Futures seem to be getting weaker as I type. Full interview with Nick will be posted late tonight.

Sunday, May 3, 2009

What are the BONDS saying about INFLATION?

Unless this is your first visit to our site, you know that we have been debating the inflation/deflation arguments here. I have been early (which I admit is tantamount to being wrong) on my inflation call. But is my prediction about to come true? If it is how do we profit from it? We all know that some of the best traders reside in the bond pit. These guys have been driving down the price of bonds which sends yields up. I say if the best and the brightest think rates are going up, then we can assume that inflation is on the horizon. Yes I know that the prices of commodities have been falling as of late, but with the stabilization in the economy and the markets, consumer confidence is bound to rise and drive the money multiplier above one and then lookout.

I like FCX and again, this call has been made on this site numerous times, but I think this one will catch on fire as the bond yields climb. China will have an impact on demand and their economy is recovering faster than ours. Demand for copper is returning and FCX will be a great hedge against inflation. Not to mention that these guys have nice gold reserves.

I also like SLB. If inflation rears its ugly head, the oilfield will be booming again and SLB will profit. We must drill domestically, and while these guys are international, more drilling on the domestic front will drive their margins higher.

If you like to take a ride on the wild side--check out MEE. Coal is going to be in demand and these guys will definitely profit. Now expect some choppy trade, they were up around 10% Friday and it will continue to be volatile.

This market is poised to go higher, possibly much higher. Jim Rogers once told me that when inflation takes hold and the dollar falls, the markets could rise--even though real wealth would be lost. Now the dollar is holding up very nicely but I think we may see the S&P break 1000. No I am not crazy. So many have been expecting these markets to fall out of bed, but if you look at the numbers, we seem to be destined to go higher. How many times have you heard me say that you can't fight the market and I think now is the time that some of the shorts are going to get hurt. It seemed so logical to try to push this market lower, but the BEARS just couldn't get the job done. While I still think we may have another leg down, right now I am definitely BULLISH. I think you can stay away from gold during the next several months---even though I really like it over the long term---I think you can buy it cheaper in a few months.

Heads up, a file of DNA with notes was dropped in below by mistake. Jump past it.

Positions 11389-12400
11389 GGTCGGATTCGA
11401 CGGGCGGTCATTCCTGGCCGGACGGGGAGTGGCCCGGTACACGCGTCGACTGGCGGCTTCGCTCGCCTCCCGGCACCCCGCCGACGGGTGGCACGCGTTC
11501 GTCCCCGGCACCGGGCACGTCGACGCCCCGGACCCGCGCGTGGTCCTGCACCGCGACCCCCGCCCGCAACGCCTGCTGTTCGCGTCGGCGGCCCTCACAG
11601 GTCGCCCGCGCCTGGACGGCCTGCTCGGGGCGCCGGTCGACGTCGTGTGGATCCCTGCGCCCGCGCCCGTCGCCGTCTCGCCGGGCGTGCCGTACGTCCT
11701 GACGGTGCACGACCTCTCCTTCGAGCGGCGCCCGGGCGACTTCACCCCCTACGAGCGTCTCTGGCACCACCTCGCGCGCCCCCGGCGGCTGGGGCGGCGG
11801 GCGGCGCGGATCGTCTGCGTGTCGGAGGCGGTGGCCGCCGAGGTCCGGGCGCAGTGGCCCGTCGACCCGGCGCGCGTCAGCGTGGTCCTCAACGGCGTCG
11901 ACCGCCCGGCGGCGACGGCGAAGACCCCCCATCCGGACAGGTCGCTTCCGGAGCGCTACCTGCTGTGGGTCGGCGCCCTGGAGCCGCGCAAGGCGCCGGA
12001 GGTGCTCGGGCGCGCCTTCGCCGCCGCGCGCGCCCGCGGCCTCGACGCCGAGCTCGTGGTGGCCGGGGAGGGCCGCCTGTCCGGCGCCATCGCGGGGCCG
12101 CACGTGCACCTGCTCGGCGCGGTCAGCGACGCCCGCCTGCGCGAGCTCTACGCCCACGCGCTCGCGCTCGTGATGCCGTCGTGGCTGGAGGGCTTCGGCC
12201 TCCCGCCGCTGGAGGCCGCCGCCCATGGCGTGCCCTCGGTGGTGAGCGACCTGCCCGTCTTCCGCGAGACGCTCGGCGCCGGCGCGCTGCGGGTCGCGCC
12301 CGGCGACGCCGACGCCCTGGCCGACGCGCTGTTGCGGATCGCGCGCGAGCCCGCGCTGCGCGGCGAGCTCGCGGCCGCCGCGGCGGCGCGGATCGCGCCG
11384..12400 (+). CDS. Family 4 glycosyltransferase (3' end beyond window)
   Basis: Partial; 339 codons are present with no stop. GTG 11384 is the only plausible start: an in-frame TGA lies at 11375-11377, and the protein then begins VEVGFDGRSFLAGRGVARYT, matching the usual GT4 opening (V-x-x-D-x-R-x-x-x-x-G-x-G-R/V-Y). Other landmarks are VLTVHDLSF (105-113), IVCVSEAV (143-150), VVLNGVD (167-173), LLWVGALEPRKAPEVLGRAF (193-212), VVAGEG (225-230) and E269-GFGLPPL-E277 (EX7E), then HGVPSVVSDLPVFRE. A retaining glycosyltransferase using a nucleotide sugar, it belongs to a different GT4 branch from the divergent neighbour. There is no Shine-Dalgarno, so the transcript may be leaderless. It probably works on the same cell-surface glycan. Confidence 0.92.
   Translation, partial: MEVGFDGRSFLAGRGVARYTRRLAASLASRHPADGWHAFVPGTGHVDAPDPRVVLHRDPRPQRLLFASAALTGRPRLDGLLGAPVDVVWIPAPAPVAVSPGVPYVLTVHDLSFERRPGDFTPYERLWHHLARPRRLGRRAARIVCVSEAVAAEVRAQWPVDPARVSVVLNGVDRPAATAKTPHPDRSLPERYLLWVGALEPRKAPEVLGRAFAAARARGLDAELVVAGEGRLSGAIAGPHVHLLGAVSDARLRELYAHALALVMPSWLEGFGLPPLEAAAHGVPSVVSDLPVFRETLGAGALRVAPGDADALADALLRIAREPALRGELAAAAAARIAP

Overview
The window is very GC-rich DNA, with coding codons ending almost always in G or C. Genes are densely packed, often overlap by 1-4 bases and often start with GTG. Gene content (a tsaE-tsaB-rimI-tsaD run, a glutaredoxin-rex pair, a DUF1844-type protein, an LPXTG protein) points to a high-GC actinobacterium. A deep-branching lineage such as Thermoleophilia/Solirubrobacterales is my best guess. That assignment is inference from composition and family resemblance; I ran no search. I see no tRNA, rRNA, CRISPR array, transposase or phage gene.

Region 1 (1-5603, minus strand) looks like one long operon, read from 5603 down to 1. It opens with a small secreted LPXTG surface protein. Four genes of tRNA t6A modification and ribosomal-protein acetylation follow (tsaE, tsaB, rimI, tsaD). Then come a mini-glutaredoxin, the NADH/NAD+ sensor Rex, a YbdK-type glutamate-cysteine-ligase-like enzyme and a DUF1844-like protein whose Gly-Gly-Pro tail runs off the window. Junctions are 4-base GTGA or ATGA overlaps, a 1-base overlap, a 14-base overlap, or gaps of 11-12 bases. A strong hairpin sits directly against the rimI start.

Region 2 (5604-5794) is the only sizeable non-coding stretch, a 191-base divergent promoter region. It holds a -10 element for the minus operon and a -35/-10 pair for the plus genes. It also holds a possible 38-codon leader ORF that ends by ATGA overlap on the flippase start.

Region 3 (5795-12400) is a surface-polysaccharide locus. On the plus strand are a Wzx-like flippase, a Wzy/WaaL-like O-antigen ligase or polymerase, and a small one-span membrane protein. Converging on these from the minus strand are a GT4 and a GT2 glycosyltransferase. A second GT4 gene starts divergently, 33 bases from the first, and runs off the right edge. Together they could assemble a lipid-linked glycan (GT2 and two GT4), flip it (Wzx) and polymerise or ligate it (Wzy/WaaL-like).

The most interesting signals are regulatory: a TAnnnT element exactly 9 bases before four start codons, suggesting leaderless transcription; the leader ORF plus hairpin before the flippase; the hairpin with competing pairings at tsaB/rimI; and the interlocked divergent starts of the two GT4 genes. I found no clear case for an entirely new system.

Saturday, May 2, 2009


This market is destined to go higher, unless we get some bad news. If you look at the numbers, there seems to be no doubt that we are going to test 900 on the S&P. The news is all over the swine flu. People are being encouraged to stay at home by government and that will hurt the economy if it lasts long.

Why do I think the markets will rise? The market overcame worse that expected news this week and how many times have you heard me say that you can't fight the tape. This market has factored in a lot of bad news and is showing you that it intends to move higher. Now that does not mean that we are not going to retest the lows at some point---but right now the trend(and a rather strong one) shows you that it goes up.

Send us an email and give us suggestions as to who you would like to see on our show. We want to deliver the guests that you want to hear. We have some new guests scheduled very soon and are looking to book more shows a week in the late summer when the traders get done "vacationing".

My FCX had a great day yesterday and I am learning that it is better to trade less and make more quality trades. Overtrading only benefits your brokerage firm and can frustrate you faster than most anything. In the end, this game is won or lost on discipline---self discipline. If you are looking to blame your computer, your stockpicking service, or anything other than the person in the mirror---then you will ultimately fail in this business. If you are willing to accept responsibility and try to learn from the experience then you are definitely on the right track.

We are going to have a series on psychology in this business coming very soon. Stock Shotz is expanding and we are going to have more updates than ever before---I know it has looked just the opposite lately as we have been busy traveling and working on our new website---but we are expanding and you will like what we have in store for you. Thanks for your participation.

Thursday, April 30, 2009

Early Strength

We are seeing strength across the globe right now and bulls seem firmly in control. It doesn't matter whether you think we overshot to the downside or think we are currently overshooting the upside---we seem destined to touch 900 on the S&P. You can't fight the market and this market has the strength--especially if you see how we reacted after the bad news yesterday.